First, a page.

Bottom Line: The review focuses particularly on cell wall formation and composition, dictyosomal structure and function, cytoskeleton control of growth and morphogenesis as well as on ionic regulation and signal transduction.It has been also shown in the recent years that Micrasterias is a highly sensitive indicator for environmental stress impact such as heavy metals, high salinity, oxidative stress or starvation.This review is intended to summarize and discuss the most important results obtained in Micrasterias in the last 20 years and to compare the results to similar processes in higher plant cells.

View Article: PubMed Central - PubMed

Affiliation: Plant Physiology Division, Cell Biology Department, University of Salzburg Salzburg, Austria.

ABSTRACT
The unicellular freshwater alga Micrasterias denticulata is an exceptional organism due to its complex star-shaped, highly symmetric morphology and has thus attracted the interest of researchers for many decades. As a member of the Streptophyta, Micrasterias is not only genetically closely related to higher land plants but shares common features with them in many physiological and cell biological aspects. These facts, together with its considerable cell size of about 200 μm, its modest cultivation conditions and the uncomplicated accessibility particularly to any microscopic techniques, make Micrasterias a very well suited cell biological plant model system. The review focuses particularly on cell wall formation and composition, dictyosomal structure and function, cytoskeleton control of growth and morphogenesis as well as on ionic regulation and signal transduction. It has been also shown in the recent years that Micrasterias is a highly sensitive indicator for environmental stress impact such as heavy metals, high salinity, oxidative stress or starvation. Stress induced organelle degradation, autophagy, adaption and detoxification mechanisms have moved in the center of interest and have been investigated with modern microscopic techniques such as 3-D- and analytical electron microscopy as well as with biochemical, physiological and molecular approaches. This review is intended to summarize and discuss the most important results obtained in Micrasterias in the last 20 years and to compare the results to similar processes in higher plant cells.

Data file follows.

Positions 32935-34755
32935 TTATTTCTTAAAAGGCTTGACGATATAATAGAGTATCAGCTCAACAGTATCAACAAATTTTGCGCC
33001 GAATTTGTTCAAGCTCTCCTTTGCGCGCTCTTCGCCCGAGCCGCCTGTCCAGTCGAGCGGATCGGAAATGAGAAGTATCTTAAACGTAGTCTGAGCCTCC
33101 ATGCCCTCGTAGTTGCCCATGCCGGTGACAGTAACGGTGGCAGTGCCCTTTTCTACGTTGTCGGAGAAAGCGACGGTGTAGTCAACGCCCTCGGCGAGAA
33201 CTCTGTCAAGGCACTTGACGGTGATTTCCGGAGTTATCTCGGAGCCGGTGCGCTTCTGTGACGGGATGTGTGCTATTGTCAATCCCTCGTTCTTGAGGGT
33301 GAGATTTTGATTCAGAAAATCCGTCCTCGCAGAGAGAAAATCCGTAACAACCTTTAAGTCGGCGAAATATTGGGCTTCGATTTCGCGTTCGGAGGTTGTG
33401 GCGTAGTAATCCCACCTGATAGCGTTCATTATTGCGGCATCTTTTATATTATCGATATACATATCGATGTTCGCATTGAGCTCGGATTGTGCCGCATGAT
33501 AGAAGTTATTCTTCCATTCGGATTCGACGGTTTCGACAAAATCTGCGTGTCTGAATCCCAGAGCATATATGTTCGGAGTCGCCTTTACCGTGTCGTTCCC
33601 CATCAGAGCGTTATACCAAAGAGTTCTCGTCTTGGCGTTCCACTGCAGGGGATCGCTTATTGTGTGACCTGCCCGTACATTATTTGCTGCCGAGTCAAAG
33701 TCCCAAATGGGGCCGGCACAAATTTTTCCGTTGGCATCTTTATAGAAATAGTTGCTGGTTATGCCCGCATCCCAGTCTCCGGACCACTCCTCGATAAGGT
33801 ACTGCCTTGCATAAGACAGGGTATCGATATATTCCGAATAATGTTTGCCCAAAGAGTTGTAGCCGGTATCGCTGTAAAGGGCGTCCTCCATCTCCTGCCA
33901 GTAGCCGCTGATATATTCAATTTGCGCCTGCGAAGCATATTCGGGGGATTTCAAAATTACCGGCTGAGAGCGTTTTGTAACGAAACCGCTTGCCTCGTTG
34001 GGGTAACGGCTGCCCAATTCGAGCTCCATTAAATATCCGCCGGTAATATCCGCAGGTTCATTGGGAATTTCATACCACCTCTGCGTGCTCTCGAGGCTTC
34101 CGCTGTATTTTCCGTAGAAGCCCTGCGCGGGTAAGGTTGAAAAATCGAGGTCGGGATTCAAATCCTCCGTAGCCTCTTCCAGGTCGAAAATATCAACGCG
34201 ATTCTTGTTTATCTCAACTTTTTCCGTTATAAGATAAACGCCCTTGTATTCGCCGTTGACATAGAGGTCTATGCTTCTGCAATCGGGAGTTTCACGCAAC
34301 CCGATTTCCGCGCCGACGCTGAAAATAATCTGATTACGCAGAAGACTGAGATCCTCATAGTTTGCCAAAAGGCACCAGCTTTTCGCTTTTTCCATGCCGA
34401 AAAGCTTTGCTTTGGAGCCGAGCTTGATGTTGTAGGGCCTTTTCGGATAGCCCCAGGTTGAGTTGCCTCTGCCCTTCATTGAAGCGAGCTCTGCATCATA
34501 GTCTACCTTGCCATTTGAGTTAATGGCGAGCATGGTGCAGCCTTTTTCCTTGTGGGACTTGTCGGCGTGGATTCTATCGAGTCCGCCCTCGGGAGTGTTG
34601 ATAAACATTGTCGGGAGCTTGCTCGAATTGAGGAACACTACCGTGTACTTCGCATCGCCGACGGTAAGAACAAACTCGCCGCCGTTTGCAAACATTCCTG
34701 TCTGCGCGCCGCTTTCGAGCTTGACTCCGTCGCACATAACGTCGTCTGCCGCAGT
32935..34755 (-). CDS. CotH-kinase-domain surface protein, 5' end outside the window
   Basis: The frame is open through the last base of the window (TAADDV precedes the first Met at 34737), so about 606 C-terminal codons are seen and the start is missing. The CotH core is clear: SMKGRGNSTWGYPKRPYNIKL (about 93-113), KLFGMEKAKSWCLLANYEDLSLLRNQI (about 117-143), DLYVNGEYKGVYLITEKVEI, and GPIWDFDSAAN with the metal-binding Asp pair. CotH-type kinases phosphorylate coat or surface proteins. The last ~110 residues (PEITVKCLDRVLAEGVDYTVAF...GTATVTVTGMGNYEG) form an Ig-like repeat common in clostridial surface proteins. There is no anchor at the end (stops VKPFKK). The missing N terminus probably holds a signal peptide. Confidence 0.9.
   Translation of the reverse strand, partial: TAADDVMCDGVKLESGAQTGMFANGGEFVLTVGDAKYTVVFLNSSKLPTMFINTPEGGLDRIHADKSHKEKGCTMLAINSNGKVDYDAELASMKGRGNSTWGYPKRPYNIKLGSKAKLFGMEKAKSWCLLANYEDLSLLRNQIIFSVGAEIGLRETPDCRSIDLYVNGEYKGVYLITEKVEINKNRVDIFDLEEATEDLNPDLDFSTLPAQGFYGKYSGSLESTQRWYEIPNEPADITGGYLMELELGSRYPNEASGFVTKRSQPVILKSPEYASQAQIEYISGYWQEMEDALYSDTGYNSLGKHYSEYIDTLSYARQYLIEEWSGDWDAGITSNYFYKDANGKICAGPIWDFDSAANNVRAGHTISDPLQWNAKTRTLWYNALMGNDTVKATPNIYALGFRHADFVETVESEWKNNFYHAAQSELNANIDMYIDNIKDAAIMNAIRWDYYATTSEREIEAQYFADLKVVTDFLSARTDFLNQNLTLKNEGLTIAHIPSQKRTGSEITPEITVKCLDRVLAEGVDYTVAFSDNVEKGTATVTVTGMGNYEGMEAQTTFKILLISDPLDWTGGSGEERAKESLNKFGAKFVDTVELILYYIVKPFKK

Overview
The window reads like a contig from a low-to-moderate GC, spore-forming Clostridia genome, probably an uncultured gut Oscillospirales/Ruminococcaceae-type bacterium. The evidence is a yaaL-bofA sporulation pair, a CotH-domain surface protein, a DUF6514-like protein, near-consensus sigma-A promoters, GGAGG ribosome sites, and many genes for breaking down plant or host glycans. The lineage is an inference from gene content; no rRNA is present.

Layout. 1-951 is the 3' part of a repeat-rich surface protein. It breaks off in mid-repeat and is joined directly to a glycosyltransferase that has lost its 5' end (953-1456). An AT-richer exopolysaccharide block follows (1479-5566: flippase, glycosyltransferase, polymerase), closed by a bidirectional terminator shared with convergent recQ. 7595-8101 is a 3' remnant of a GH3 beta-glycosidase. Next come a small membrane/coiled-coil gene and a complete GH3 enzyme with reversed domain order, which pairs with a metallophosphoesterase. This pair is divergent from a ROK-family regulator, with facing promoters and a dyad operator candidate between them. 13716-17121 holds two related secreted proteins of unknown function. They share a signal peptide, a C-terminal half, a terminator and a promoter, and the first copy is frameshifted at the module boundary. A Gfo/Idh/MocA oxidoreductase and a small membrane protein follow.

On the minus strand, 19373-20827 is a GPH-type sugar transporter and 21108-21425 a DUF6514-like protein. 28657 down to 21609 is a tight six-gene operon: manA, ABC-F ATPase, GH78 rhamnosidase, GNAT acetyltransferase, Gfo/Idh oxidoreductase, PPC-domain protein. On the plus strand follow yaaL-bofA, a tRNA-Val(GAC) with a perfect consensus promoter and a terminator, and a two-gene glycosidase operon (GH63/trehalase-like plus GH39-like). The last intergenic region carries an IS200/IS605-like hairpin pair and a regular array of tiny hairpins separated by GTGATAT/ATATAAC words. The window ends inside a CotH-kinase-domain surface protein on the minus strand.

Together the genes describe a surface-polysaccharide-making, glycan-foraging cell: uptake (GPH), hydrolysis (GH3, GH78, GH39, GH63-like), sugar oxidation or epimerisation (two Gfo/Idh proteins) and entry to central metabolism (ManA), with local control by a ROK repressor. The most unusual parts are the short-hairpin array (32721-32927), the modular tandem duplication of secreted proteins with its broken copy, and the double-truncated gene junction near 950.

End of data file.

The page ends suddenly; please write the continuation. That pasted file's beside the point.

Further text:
No MeSH data available.


Related in: MedlinePlus